Artist Q&A: Seanna Doonan
27 Mar 2020
Before our closure, we were planning for an exhibition by Wakefield-based artist Seanna Doonan in The Hepworth Cafe. In this Q&A, Seanna guides us through her process and inspirations and discusses some of the works that would have been on display in the exhibition.
Could you tell us how you started in illustration?
I was fortunate to grow up in a busy household where music, dance and art were part of everyday life. There were lots of musicians passing through on their way to gigs and often rehearsals or sessions taking place around the house. I always had the option of escaping for a bit of peace where I would draw or paint for a few hours and then return to the real world. The older I got, the more I began to use illustration to express how I felt about certain issues, just as musicians do through song and music.
How does the mining heritage of Yorkshire and Wakefield’s history inform your work?
It’s impossible to look at the history of Wakefield without acknowledging the deep mining roots embedded within. Almost everybody I know has some sort of connection to it along with a story to tell. The structure of the community was perhaps as strong as the pit structure itself and everyone had their own part to play. The closure of the pits is another example of something being taken away from communities, of something they could not control and to a lesser degree, it is the same with local buildings, landmarks and events.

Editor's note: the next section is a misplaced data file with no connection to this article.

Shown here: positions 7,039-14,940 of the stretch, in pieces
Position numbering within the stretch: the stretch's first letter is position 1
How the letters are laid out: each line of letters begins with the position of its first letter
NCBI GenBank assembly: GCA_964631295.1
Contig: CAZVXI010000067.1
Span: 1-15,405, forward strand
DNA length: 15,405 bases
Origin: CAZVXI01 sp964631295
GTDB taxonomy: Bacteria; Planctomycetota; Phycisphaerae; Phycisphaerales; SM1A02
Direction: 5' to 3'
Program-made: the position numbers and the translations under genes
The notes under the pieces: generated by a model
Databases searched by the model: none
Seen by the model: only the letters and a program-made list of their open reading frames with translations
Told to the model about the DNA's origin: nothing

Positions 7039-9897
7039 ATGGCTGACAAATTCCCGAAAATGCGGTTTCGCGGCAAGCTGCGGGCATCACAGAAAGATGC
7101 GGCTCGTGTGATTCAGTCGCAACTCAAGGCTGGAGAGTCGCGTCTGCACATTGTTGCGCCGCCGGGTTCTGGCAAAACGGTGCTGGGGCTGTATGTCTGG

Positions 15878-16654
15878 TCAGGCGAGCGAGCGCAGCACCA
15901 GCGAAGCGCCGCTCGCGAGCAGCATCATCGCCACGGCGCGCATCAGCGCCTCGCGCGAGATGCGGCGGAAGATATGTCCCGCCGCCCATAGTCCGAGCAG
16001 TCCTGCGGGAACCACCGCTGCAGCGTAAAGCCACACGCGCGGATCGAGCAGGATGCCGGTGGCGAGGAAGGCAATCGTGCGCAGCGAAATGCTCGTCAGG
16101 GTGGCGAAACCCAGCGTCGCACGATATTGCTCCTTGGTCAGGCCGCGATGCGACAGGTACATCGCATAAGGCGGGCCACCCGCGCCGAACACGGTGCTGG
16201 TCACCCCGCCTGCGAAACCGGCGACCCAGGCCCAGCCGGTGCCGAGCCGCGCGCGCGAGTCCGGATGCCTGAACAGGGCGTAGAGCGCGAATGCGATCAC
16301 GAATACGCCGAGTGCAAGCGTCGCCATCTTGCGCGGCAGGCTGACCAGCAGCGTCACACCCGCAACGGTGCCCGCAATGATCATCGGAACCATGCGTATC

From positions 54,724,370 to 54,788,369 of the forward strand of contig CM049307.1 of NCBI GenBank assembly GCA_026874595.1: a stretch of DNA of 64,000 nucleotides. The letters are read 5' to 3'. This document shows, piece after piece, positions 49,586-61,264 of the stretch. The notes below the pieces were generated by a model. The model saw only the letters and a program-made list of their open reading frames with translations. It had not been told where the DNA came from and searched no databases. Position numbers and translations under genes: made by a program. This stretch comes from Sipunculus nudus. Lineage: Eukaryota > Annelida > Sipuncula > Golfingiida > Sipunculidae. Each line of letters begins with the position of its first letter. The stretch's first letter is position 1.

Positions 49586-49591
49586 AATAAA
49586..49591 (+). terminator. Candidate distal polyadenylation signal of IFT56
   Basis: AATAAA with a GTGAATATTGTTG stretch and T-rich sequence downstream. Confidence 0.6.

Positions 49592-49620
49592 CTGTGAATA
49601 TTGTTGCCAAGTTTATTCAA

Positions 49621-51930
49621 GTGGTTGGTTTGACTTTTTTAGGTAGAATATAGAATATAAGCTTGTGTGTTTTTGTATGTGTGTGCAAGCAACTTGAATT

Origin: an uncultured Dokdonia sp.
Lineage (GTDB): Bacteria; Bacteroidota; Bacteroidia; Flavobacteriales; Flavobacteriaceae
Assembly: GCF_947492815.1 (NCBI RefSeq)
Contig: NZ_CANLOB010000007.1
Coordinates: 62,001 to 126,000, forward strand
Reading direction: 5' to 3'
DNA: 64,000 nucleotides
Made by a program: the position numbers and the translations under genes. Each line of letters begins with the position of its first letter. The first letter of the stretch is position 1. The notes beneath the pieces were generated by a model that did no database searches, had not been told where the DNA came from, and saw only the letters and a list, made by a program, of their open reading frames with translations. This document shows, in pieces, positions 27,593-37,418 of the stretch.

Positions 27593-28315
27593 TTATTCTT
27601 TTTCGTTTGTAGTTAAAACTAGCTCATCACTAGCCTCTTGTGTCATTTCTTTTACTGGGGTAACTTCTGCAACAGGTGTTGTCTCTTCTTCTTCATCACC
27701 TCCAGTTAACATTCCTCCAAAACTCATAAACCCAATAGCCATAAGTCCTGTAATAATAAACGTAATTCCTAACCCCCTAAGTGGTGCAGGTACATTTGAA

When I began, to illustrate parts of the city which no longer exist such as buildings, pubs and markets, I soon noticed that my illustrations evoked many emotions in local people and often they had a happy, funny or sad narrative to tell me. It was the sense of nostalgia that really hooked me and it was at that moment that I feel my work took on a new depth.
How does your own background and community feed into your practice?
I am from a large family of Irish descent and music plays a huge part in my life. Coming from a family of folk musicians, I grew up listening to and singing songs about mining, the miner’s strike and other historical and social struggles. From an early age, these folk songs painted a vivid picture of working-class issues throughout history while reflecting the highlights and hardships of everyday life. It is these stories and experiences which form the basis for much of my work.
Could you tell us a bit about some of the works that were due to go on display at The Hepworth Wakefield?
The project is built around my home city of Wakefield, which has a strong mining heritage. It was chosen to coincide with the exhibition Bill Brandt / Henry Moore (on display at The Hepworth Wakefield) which explores, among other things, the mining communities of the north. Illustrating history and the community I grew up in allows me to form a connection with the past and to understand it more fully and my hope is that my illustrations allow people to reconnect with the people and places of their childhood.